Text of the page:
I’d like to better understand both the claims that the United States has the best or 37th best health care system in the world. Unfortunately the WHO report is 200 pages and has more about car crash deaths in the United States than what they mean by responsiveness level (25% of the overall level of health). Responsiveness appears to be dependent upon expectation, so we could all just stop complaining about wait times, autonomy, and not want our own hospital rooms to improve our ranking.

Except the WHO might not produce any more reports after this first one because it was too complex compiling the first one. Charts compare  1990 through 1999, so really the United States was ranked 37th in the 90s. The age of this number bothers me. How have reforms in the United States and worldwide changed the number? Let’s assume no change, do proponents of United States health care reform really expect their favorite bills to get us a better ranking than 33rd in 2015 once this is fully implemented?

There is also the Commonwealth Fund 2006 report placing the United States dead last among 5 industrial nations regarding health care. Their donor page shows millions invested in the CF to improve health care in the United States and New York. Seems a little myopic for an organization funded to improve health care to say health care needs improving.

Does the United States have health care issues? Sure. In my opinion the real problems is all this talking without something like Baha’i consultation (everyone participates, objectivity, detachment, unity). Similar to research indicating workers without the ability to make decisions experience more stress, patients and doctors without autonomy get stressed. Instead we have explicit policies creating a incomprehensible environment where people are hurt inadvertently because systems are cold and uncaring.

TED Talk: Is Play More Than Fun?

In the Q&A, Stuart Brown, co-author of Play: How It Shapes the Brain, Opens the Imagination, and Invigorates the Soul, rejects the idea play is a rehersal for adulthood. Stopping an animal from playing doesn’t prevent the animal from being a successful predator. REM sleep provides the rehearsal needed for learning. Play is the next evolutionary step. The video is a little too heavy on repeating the same generic idea over an over with different examples. However, they are amusing examples.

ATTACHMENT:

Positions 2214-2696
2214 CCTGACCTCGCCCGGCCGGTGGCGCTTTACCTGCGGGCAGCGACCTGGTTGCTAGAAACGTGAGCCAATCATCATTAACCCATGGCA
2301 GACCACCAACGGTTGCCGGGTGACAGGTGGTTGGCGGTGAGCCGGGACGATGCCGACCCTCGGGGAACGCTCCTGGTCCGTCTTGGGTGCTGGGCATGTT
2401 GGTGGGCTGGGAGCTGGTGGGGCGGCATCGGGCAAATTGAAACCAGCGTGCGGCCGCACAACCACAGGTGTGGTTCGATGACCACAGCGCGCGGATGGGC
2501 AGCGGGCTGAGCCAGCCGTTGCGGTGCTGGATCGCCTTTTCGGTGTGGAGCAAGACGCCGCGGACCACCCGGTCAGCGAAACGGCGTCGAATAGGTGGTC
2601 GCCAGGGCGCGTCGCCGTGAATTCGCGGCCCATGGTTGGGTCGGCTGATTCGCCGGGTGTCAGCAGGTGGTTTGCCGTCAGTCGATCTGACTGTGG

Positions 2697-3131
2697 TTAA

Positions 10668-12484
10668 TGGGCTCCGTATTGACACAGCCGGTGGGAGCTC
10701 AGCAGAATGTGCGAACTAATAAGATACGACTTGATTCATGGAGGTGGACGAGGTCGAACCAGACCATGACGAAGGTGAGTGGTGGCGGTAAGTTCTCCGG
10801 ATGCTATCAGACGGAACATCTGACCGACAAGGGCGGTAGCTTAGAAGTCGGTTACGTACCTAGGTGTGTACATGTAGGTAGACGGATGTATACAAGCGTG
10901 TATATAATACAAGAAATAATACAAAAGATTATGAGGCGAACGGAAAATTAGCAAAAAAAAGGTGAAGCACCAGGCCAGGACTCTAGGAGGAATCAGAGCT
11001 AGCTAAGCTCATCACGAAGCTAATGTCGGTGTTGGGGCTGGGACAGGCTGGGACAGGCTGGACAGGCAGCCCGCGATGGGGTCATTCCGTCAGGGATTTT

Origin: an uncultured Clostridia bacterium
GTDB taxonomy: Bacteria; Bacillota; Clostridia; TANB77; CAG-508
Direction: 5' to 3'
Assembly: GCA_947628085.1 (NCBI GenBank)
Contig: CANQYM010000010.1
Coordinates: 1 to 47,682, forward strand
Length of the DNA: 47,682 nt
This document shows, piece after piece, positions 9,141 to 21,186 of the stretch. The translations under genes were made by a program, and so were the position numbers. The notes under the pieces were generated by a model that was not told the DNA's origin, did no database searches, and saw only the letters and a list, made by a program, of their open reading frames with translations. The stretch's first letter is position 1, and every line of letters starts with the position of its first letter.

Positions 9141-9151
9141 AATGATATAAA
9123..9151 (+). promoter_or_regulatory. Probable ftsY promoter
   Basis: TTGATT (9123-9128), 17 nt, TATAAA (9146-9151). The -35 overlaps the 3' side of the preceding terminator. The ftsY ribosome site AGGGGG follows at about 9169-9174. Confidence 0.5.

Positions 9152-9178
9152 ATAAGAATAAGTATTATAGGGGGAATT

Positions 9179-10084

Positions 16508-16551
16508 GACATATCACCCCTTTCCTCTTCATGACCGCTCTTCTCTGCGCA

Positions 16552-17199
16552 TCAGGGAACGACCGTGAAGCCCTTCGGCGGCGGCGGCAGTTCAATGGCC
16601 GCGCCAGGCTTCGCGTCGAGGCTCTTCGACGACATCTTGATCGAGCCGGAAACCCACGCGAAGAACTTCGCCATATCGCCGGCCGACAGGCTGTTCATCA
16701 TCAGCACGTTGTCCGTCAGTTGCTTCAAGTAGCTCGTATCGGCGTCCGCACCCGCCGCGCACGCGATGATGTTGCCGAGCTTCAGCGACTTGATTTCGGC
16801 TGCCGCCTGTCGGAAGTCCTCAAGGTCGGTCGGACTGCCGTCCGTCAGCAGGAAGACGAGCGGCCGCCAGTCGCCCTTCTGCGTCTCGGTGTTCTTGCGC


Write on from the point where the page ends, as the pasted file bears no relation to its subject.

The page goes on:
The types of play Brown references usually involves multiple individuals in a social interaction. This play teaches survival skills like socialization, adaptation, flexibility (our selfish genes at work).

The origin of this play research was in identifying the next Charles Whitmore, the University of Texas Tower sniper. In studying mass murderers, he found Charles and others like him consistently grew up in environments where play was not allowed. By not playing these children developed into dysfunctional adults.

I found a particular claim quite interesting. “The opposite of play is not work… It is depression.” That is almost word for word out of his book on page 126, which Google Books has a copy. Later he better explains the part about play and work are not in opposition:

The quality that work and play have in common is creativity. In both we are building our world, creating new relationships, neural connections, objects…. At their best, play and work, when integrated, make sense of our workd and ourselves. (Play, p.127)

This agrees with Adam and Jamie from the Mythbusters to Moira Gunn for the Commonwealth Cluf of California about their work. Just look at Adam’s face before triggering a test on any episode. The complete and total joy is a testament to the power of dopamine.